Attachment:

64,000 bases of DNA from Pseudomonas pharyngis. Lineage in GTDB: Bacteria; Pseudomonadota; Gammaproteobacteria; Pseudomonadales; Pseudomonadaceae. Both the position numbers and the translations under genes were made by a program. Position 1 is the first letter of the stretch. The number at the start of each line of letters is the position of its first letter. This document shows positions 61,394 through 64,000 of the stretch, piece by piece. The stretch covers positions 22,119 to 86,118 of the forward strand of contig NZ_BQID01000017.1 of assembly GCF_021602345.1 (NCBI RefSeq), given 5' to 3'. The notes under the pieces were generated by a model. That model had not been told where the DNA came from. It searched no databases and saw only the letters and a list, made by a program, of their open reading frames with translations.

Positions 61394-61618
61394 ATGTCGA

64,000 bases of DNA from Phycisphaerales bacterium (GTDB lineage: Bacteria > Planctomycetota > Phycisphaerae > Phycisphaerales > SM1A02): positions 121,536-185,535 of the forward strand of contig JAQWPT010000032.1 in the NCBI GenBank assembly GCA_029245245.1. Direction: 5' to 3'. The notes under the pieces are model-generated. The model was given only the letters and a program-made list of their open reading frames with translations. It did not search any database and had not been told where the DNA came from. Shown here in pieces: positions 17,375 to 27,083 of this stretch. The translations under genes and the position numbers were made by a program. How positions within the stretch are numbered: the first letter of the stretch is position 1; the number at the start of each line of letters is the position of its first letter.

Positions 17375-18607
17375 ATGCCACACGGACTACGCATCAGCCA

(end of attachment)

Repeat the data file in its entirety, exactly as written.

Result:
64,000 bases of DNA from Pseudomonas pharyngis. Lineage in GTDB: Bacteria; Pseudomonadota; Gammaproteobacteria; Pseudomonadales; Pseudomonadaceae. Both the position numbers and the translations under genes were made by a program. Position 1 is the first letter of the stretch. The number at the start of each line of letters is the position of its first letter. This document shows positions 61,394 through 64,000 of the stretch, piece by piece. The stretch covers positions 22,119 to 86,118 of the forward strand of contig NZ_BQID01000017.1 of assembly GCF_021602345.1 (NCBI RefSeq), given 5' to 3'. The notes under the pieces were generated by a model. That model had not been told where the DNA came from. It searched no databases and saw only the letters and a list, made by a program, of their open reading frames with translations.

Positions 61394-61618
61394 ATGTCGA

64,000 bases of DNA from Phycisphaerales bacterium (GTDB lineage: Bacteria > Planctomycetota > Phycisphaerae > Phycisphaerales > SM1A02): positions 121,536-185,535 of the forward strand of contig JAQWPT010000032.1 in the NCBI GenBank assembly GCA_029245245.1. Direction: 5' to 3'. The notes under the pieces are model-generated. The model was given only the letters and a program-made list of their open reading frames with translations. It did not search any database and had not been told where the DNA came from. Shown here in pieces: positions 17,375 to 27,083 of this stretch. The translations under genes and the position numbers were made by a program. How positions within the stretch are numbered: the first letter of the stretch is position 1; the number at the start of each line of letters is the position of its first letter.

Positions 17375-18607
17375 ATGCCACACGGACTACGCATCAGCCA